In addition, he takes the typical “outs” of incomprehensibility and soteriological relativism – the Bible teaches both and use them as needed. The rational and moral incoherencies that his deterministic sovereignty generates do not influence his hermeneutic and subsequently his interpretations as to the matter of their validity.
Surely the canons of rationality hold in biblical interpretation. If they don’t, Guinness and the Calvinist would have to explain why they don’t and what the interpretive implications would be if they don’t. Or, on the other hand, if human freedom and significance are logically compatible with the Reformed definitions of sovereignty and election, then why is there a problem? He should explain how this is so. Again, if Guinness maintains that they are incompatible, he is also going to have to defend the idea that logical and moral coherence is not an essential part of good interpretation.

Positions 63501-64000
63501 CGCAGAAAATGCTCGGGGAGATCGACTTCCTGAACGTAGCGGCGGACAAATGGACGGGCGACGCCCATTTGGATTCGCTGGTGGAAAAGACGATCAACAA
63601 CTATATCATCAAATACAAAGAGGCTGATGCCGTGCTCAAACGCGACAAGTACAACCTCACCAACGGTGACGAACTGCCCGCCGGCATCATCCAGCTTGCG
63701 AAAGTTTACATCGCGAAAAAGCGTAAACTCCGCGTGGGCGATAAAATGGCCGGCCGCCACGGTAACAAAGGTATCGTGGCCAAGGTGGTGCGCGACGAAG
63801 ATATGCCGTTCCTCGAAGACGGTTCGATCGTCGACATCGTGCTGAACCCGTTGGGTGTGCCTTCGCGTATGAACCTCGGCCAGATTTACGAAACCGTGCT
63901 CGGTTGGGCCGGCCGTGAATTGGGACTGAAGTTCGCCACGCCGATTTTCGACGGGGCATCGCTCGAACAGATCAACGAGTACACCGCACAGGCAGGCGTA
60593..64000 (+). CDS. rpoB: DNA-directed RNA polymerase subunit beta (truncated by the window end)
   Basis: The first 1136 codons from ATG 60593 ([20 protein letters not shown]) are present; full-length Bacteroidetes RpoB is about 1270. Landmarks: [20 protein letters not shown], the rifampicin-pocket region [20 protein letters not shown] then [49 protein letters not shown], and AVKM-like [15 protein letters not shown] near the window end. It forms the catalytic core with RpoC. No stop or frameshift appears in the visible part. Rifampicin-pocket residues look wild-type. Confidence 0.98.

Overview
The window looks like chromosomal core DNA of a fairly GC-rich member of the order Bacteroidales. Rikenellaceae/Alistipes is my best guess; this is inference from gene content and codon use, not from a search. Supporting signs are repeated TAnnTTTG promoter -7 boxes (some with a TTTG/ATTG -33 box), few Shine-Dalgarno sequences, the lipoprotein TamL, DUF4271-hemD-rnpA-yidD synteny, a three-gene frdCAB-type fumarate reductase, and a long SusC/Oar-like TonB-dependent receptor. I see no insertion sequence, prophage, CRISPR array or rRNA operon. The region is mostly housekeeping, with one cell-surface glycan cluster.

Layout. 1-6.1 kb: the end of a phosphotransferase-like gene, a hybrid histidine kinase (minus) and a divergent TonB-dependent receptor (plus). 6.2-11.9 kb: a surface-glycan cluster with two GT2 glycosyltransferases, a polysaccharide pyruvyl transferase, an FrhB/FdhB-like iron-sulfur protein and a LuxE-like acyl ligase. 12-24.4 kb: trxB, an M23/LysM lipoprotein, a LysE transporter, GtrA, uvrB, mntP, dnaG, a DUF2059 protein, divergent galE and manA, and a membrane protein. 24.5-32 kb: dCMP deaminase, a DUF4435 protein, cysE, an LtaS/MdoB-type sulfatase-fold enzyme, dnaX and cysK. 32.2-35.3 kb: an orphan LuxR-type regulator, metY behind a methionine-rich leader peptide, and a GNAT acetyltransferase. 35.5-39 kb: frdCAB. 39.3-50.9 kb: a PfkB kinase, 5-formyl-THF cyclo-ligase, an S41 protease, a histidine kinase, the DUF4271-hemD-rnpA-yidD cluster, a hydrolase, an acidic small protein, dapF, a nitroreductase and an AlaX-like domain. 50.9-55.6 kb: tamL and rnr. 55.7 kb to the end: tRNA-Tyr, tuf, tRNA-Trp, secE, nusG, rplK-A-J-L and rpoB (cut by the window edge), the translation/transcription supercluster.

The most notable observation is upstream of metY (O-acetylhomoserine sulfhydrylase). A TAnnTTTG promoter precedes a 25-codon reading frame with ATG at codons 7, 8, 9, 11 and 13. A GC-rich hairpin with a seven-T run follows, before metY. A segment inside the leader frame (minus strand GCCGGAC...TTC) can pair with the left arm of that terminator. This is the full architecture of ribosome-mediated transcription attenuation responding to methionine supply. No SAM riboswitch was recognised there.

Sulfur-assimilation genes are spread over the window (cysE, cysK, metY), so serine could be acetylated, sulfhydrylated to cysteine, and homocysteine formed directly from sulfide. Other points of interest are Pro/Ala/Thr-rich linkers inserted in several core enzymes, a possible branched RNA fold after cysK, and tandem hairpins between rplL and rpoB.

I find it interesting that Guinness’s reasoning faculties can detect that something is problematic between the Reformed definition of sovereignty and human significance, but he does not have the confidence that this same reasoning should inform his hermeneutic. If “human reason cannot explain both truths” but human reason detects a problem between both propositions, then perhaps the problem is not with human reason but that one of the “truths” is not true. Perhaps one of the “truths” is not really an accurate interpretation of the biblical text. If “human reason cannot explain both truths” how would we know whether both are “truths” of Scripture? Why would human reason fail us in arbitrating this problem? Perhaps, rather, Reformed Calvinism does not have an accurate interpretation of Scripture on the matter of divine sovereignty.